Wyshea Shadows is an epic fantasy with three main women characters whose lives are intertwined with war, mystery, a common enemy, and love. As a thriller, it also has enough elements of romance, world building, and mystery that it probably is one of my best books. The wyshea are able to be around animals without scaring them—kind of like our world on the Galapagos Islands, and have a special relationship with nature. There are also elements of old mythology, like precursors to unicorns, wood sprites, and faeries that are only hinted at. The stories build dramatically, and the intertwining of characters is some of the best writing I have done. Each book (two others are written and will be released this year) has a very climactic ending, which always brings emotion out of me even after reading it 100 times. This is because the characters have so much at stake in the story, including protecting those they love. Nature and wildlife have major roles in all my writing.

Wow, that’s complex. How do you conceive your plot ideas?

Usually I think of one line, one situation. In WhipEye I imagined a boy walking into a pet store to talk to an animal. That became an 80,000 word award-winning fantasy novel. In Wyshea Shadows, I envisioned divided races, with good and evil in all the races, and the antagonist an evil that used individual weaknesses of greed and power to his advantage. Once I have a beginning, the rest seems to develop organically.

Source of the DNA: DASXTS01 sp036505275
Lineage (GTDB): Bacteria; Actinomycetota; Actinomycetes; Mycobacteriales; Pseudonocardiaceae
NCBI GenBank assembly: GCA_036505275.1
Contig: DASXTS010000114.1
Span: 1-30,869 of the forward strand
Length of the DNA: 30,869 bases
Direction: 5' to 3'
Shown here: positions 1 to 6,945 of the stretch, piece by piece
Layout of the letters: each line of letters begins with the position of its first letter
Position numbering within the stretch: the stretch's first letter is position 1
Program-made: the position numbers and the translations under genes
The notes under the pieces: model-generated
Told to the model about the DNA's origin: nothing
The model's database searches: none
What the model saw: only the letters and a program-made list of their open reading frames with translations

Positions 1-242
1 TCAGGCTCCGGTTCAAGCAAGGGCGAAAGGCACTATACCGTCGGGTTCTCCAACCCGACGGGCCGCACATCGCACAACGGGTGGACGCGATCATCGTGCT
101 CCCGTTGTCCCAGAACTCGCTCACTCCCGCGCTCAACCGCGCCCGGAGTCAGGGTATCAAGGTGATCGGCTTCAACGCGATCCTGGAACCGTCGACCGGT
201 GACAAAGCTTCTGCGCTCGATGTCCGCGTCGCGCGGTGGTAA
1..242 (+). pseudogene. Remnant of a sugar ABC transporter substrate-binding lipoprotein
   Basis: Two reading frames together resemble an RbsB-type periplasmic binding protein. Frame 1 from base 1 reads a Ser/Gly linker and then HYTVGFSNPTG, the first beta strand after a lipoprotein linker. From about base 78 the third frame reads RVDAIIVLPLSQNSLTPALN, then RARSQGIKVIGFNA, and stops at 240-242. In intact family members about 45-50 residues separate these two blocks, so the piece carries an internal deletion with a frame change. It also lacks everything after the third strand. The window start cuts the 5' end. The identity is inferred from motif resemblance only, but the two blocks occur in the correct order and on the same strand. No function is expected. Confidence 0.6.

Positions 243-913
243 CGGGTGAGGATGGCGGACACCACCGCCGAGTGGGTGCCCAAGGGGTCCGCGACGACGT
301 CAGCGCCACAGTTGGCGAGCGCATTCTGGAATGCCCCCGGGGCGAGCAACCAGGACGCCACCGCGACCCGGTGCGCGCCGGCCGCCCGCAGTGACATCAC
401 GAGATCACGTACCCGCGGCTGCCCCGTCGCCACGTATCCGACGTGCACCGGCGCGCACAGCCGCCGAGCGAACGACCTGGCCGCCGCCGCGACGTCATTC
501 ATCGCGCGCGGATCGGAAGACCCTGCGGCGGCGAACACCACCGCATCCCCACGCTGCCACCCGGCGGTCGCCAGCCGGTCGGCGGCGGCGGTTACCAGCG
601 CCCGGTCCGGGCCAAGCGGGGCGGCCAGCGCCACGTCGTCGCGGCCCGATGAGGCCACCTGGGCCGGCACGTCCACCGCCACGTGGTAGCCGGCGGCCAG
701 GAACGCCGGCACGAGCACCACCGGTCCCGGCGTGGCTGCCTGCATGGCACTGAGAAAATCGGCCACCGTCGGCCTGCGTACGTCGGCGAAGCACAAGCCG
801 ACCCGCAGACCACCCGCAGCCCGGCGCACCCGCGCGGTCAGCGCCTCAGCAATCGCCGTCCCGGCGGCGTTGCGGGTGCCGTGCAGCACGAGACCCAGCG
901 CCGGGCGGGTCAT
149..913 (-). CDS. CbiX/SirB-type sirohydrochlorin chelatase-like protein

Are any of your characters based on real people?

I have a character in WhipEye that reminds me of special needs young adults. All characters probably have bits and pieces of people I know. In WhipEye, the main character is grieving, and is in love with nature. I drew upon myself for both of those attributes at the time (I experienced a loss of not being able to be outside due to a difficult health problem for years, and when I got better, I grieved that loss.)